Munich Airport has set itself a target of carbon-neutral growth above 2005 levels, to be reached by 2020. Part of this strategy is being achieved with a focus on lighting systems and the move to LEDs.

Starting in 2009, the airport began replacing traditional lighting fixtures with LEDs, in the road, car parks and, for the first time at a large commercial airport, on the apron as well. Munich Airport pioneered the use of LED lighting on the airfield, on masts up to 34 metres high. Not only do the new lights reduce energy consumption, but they are also providing a better and safer working environment for ramp staff, with a brighter and more even illumination at night, compared to the sodium-vapour lamps traditionally used.

Complementing the new lighting is the deployment of smart lighting control systems. Parking and check-in areas are fitted with motion control sensors to ensure that energy is only being used when people are using the areas. On the apron, the switching on and off of the lighting is coordinated with flight plans, allowing an additional 600 tonnes of CO2 savings a year. The airport has continued the programme, replacing lighting in hangars and workshops with LEDs.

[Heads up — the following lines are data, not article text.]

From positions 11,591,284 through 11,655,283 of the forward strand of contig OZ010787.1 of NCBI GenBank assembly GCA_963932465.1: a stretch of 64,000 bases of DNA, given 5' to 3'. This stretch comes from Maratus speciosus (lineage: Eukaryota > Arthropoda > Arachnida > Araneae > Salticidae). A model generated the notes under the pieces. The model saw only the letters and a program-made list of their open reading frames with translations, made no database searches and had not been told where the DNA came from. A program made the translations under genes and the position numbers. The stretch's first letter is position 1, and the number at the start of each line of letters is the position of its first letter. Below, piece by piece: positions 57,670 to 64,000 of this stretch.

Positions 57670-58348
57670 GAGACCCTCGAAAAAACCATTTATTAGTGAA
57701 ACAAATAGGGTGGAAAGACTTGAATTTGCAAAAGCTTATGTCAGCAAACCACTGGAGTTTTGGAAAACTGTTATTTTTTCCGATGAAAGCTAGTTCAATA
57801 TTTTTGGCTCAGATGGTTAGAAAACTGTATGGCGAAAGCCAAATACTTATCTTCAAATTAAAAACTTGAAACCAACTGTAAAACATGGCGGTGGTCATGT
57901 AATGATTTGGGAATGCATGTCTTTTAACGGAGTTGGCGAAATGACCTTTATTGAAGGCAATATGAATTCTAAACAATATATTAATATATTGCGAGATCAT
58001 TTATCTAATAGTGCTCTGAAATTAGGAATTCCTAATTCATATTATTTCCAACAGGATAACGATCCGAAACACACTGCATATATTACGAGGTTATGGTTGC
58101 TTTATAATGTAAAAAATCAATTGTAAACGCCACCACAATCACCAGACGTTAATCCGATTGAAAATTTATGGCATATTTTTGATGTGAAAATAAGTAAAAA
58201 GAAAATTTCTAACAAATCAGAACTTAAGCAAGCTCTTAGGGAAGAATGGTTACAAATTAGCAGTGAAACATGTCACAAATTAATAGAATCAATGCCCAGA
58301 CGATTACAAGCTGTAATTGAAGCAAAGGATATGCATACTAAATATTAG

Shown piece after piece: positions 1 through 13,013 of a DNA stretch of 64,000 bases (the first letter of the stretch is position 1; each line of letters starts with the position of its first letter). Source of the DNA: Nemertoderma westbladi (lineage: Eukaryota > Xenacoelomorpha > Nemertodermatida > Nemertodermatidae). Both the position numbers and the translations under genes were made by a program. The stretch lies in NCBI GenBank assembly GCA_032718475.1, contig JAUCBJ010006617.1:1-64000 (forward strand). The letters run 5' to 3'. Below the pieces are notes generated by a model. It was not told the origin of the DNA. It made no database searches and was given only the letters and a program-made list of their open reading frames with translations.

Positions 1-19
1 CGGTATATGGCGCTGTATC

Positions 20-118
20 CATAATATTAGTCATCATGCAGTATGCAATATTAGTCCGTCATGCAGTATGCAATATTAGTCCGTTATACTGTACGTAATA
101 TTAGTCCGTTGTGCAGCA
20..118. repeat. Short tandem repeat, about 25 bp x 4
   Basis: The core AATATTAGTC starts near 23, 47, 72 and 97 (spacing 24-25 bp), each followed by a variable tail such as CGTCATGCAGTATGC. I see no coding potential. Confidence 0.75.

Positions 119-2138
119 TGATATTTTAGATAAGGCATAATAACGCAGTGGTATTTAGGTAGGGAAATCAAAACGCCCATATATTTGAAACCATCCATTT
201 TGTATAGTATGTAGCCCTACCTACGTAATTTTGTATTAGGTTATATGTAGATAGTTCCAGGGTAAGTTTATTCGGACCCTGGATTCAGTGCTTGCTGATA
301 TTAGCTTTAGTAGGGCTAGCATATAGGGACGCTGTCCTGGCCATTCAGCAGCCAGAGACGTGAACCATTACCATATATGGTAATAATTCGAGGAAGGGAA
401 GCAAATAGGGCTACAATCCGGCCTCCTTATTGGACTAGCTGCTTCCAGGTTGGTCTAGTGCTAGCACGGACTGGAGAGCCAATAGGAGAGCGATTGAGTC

In one of its 200 other energy efficiency projects, Munich Airport covers around 75% of its annual heating energy requirements through its own highly efficient on-site tri-generation plant that combines cooling, heating and power generation in a single facility. The airport meets the remainder of its heating needs from a local utility company via a pipeline. Half of that heat is generated by a biomass-fired cogeneration plant which causes no carbon emissions.